Using an electric juicer is the quickest and most efficient way to make ginger juice. Both centrifugal and masticating juicers will work well. Centrifugal juicers tend to be more affordable options and can quickly juice large batches of ginger root. Masticating juicers work a bit slower using a churning and crushing motion, but they tend to yield a bit more juice from the ginger. With either juicer, just feed the sliced ginger through the chute and collect the resulting juice.

Garlic Press

A garlic press can also be used to squeeze out the potent liquid from ginger. Simply place the slices into the garlic press and close the handles to crush the ginger, catching the juice in a cup or bowl below. You may need to press the ginger a few times to extract all the juice. This method allows you to easily juice small amounts of ginger at a time.

Grater and Strainer

Grating the ginger on a microplane or fine grater will break it down into a pulp that you can then strain to separate the juice. Be sure to catch the grated ginger over a bowl and then pour it into a fine mesh strainer or cheesecloth. Gather the strainer around the pulp and squeeze tightly to press out all the moisture. Compared to the other methods, this one tends to result in less juice and can be more time consuming.


Using a powerful blender is the most hands-off approach. Simply add your ginger slices to the blender with a small amount of water. Blend on high speed until completely pulverized and strained. Pour the mixture through a fine mesh strainer, nut milk bag, or layers of cheesecloth. Gather and squeeze the strainer to press out all the moisture. With the addition of water, this method may dilute the ginger flavor slightly but still produces an excellent juice.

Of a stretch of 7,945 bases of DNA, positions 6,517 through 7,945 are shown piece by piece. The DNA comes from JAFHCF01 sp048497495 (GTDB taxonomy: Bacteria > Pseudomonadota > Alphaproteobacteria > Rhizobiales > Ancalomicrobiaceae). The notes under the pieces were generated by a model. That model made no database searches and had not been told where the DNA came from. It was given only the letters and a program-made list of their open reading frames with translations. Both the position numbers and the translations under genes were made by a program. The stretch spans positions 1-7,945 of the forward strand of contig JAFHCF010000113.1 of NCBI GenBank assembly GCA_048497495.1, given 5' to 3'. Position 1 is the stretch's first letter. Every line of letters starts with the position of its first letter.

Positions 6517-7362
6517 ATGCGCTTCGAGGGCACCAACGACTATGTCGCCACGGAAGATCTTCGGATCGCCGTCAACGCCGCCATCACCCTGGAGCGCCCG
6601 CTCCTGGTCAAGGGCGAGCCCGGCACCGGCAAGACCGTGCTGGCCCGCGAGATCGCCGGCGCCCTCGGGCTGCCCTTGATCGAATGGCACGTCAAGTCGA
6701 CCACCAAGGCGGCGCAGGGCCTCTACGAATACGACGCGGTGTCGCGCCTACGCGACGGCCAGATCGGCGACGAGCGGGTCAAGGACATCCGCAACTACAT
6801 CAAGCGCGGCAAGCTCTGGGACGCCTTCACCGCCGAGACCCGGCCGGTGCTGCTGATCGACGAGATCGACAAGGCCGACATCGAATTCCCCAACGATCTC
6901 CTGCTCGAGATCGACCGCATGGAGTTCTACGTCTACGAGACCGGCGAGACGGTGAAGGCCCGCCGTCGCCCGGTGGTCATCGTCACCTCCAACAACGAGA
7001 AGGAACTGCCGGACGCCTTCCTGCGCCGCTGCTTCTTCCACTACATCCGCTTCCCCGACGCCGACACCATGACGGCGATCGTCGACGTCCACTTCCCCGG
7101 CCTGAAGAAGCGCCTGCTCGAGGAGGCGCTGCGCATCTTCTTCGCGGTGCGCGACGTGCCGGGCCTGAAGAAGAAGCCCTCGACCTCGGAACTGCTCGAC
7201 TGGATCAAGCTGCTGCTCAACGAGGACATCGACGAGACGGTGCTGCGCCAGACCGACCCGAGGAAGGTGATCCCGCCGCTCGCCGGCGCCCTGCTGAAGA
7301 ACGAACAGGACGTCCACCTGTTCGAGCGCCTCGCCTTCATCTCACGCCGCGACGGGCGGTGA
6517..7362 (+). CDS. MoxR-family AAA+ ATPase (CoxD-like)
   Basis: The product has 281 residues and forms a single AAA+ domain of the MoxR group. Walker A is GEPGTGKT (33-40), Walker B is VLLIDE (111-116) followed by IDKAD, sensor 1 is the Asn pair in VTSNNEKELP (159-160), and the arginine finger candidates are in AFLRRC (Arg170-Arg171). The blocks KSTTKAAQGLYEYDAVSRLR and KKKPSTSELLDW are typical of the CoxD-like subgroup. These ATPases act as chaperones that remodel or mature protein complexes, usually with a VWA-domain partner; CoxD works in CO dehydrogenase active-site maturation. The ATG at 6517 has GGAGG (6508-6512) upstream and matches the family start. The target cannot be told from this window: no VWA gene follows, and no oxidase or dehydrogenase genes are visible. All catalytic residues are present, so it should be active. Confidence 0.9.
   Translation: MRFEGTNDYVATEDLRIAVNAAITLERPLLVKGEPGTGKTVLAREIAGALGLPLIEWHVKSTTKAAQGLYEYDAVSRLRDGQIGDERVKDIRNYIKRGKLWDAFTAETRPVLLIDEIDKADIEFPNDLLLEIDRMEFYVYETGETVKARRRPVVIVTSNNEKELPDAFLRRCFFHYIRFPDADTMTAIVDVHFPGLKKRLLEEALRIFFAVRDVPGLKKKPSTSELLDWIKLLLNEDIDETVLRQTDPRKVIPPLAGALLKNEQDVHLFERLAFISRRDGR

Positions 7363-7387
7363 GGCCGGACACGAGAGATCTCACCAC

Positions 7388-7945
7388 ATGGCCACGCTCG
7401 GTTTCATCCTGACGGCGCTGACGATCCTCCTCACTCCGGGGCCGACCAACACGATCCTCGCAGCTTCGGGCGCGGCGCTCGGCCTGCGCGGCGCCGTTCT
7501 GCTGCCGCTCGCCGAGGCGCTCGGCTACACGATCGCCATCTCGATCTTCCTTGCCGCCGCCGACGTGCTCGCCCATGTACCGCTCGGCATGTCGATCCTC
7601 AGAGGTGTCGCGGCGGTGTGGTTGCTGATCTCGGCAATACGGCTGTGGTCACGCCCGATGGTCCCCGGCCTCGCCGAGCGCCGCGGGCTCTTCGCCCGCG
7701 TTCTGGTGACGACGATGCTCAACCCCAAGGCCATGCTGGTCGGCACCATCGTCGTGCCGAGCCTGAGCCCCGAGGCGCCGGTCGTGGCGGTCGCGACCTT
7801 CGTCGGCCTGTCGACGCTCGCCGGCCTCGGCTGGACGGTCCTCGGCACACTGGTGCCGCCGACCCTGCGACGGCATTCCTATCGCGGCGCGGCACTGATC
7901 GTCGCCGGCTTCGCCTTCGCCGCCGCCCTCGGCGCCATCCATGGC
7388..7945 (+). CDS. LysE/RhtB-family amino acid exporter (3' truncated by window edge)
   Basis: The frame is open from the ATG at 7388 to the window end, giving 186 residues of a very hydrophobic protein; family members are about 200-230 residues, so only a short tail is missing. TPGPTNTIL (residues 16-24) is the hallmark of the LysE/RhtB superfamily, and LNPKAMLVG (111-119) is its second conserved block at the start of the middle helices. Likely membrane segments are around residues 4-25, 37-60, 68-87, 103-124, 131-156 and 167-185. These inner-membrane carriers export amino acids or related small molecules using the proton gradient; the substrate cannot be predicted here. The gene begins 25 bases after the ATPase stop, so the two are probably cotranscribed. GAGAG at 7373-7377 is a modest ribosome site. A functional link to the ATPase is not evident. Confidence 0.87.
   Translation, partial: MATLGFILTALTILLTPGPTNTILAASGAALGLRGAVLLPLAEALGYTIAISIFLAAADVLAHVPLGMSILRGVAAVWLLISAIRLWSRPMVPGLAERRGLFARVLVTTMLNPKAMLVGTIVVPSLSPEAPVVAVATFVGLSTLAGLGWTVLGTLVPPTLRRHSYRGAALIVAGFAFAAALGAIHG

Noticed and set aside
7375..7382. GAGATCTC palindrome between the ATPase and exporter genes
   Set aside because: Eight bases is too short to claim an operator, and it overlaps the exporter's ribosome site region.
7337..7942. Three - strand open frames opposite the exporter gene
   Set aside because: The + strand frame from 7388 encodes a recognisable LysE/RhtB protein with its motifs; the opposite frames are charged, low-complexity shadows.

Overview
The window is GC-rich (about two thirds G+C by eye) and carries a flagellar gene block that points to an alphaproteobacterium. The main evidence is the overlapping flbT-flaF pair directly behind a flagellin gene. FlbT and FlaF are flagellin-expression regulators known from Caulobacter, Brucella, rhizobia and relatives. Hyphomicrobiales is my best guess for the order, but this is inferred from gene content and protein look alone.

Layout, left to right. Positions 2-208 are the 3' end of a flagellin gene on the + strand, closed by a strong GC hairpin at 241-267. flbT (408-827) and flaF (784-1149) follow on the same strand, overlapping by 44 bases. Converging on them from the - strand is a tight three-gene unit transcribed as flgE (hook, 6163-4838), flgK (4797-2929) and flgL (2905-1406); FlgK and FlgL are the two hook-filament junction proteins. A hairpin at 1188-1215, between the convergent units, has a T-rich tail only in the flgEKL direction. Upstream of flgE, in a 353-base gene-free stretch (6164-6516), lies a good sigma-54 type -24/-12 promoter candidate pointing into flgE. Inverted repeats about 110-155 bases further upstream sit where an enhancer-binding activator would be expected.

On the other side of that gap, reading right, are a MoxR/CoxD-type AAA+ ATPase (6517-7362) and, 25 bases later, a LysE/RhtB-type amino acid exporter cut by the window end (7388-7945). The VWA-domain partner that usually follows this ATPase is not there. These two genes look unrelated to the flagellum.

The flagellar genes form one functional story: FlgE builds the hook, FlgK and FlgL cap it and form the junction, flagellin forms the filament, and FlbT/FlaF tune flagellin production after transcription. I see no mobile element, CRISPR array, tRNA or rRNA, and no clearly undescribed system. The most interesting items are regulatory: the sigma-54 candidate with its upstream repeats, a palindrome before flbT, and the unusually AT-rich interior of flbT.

Storing Ginger Juice

Fresh ginger juice will only keep for up to 2 days when refrigerated in an airtight container. For longer storage, the juice can be frozen for up to 3 months. Ice cube trays are useful for freezing the juice in individual portions that can be easily added to recipes.

To freeze, first pour the strained juice into your desired freezing containers. Leave a small amount of space at the top for expansion. Seal tightly and place in the freezer immediately. Defrost just what you need rather than the whole batch to prevent degradation of the juice over time.

Tips for the Best Ginger Juice

Follow these tips when making ginger juice for maximum yield, flavor, and health benefits:

  • Choose young, fresh ginger for juicing rather than old
  • Clean the unpeeled ginger thoroughly before juicing
  • Cut the ginger into thin slices or cubes to increase surface area
  • Use a masticating juicer or blender for highest juice yields
  • Press or squeeze the pulp thoroughly after juicing to get all the moisture out